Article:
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Greetings From Quarantine

Well! When I set out to start a new blog, “global pandemic” was not the atmosphere I was hoping for on launch day, but I certainly can’t complain about a lack of material for writing. Also, although it’s definitely no fun being stuck in quarantine, or lockdown, or self-isolation, or whatever the particular brand of required immobility is called where you live, there is something weirdly uplifting in knowing that at this moment, most of us on earth are muddling through together, all sharing some version of a similar experience. I’m not going to get too excited about it, obviously, but it is a kind of solace. Unity in tragedy, and all that.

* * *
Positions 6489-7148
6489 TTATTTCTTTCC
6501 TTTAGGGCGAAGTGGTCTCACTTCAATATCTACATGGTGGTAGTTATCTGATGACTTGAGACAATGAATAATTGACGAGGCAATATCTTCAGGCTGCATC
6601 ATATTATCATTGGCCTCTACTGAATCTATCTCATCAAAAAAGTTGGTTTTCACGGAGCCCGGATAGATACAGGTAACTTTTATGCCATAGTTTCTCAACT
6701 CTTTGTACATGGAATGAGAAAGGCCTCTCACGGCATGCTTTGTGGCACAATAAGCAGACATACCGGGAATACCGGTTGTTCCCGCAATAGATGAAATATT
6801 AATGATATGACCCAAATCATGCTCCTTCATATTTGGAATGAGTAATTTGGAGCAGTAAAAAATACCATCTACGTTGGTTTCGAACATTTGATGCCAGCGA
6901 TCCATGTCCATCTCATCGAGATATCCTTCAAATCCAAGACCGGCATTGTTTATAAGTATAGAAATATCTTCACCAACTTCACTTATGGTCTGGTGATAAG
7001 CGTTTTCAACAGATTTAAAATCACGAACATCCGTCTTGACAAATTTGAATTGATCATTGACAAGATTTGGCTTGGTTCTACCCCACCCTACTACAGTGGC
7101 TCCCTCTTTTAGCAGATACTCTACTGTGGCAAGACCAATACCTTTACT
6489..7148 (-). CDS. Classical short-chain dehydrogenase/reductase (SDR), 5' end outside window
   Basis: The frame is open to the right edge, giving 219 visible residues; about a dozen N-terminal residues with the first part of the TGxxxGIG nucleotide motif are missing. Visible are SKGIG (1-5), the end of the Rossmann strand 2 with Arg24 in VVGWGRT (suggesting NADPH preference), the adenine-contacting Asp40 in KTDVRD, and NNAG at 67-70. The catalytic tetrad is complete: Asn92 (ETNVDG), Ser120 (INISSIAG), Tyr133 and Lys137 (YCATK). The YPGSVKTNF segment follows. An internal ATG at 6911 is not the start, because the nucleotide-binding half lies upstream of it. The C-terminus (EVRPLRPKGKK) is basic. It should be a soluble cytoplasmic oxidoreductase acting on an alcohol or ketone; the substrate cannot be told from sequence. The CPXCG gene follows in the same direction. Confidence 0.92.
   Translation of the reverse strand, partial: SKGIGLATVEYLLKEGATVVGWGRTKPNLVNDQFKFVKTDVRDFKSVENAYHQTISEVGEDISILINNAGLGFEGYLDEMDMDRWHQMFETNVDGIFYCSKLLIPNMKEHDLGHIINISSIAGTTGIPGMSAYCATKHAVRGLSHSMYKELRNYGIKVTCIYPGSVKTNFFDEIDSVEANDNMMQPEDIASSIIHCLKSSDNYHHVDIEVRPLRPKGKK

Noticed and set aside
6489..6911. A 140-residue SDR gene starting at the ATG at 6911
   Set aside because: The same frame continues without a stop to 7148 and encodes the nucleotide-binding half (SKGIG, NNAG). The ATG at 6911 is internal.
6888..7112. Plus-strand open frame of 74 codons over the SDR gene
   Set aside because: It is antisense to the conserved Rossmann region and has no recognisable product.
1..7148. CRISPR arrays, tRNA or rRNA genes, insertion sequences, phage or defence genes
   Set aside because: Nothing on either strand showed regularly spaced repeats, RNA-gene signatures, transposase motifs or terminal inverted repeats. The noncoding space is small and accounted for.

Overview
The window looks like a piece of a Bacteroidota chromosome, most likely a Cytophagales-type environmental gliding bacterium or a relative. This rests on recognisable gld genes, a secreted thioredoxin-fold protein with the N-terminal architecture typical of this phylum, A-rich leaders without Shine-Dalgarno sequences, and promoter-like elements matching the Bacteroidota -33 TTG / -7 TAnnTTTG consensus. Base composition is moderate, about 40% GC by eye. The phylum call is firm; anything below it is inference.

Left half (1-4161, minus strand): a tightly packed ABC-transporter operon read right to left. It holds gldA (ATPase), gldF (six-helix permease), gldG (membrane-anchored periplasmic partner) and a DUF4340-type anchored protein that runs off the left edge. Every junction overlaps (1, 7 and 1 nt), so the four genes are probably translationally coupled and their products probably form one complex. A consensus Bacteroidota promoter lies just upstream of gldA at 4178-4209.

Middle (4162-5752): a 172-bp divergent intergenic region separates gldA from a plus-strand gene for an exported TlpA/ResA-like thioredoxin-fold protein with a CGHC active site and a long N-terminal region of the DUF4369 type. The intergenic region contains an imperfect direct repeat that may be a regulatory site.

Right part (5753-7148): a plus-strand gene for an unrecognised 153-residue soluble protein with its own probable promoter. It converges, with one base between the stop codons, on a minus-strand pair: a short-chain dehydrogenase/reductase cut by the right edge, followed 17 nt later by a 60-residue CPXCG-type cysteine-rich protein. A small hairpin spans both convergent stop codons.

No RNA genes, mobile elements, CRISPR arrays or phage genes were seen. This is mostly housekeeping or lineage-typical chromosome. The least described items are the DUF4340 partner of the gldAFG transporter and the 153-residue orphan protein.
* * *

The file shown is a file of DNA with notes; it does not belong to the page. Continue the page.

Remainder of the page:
Anyway, how are things where you are? Today is a bright, sunny spring day here in the Bay Area, probably the kind of day I should be celebrating. Instead I’m wishing it was dark and rainy, the kind of day where you don’t feel bad for wanting to do nothing but sit in bed and watch the same episodes of Britain’s Best Home Cook with Mary Berry that you’ve already watched at least eight times (it’s no Bakeoff, but it’s pretty good when you give it a chance), and maybe stare at the cover of a book that you may or may not actually pick up and read in a little while. Let’s be honest, spring is a little bit of a nightmare, isn’t it? I mean yes, it’s wonderful to see life zipping back into action after the cold constriction of winter, and the burst of flowers and new leaves is great, amazing, incredible, but it is a lot of pressure. “Spring forward” is way too cute a phrase for a shift that feels like having the covers yanked off me in the middle of a deep sleep, by someone yelling that there’s a huge breakfast waiting for me downstairs–and could I please get my butt to the table now, this instant? Now, I love a big breakfast, almost more than anything, but give me a minute to adjust and wake up before I have to put my napkin on my lap. Let me rub my eyes for a few more minutes, Nature, dammit! And don’t even get me started on allergies.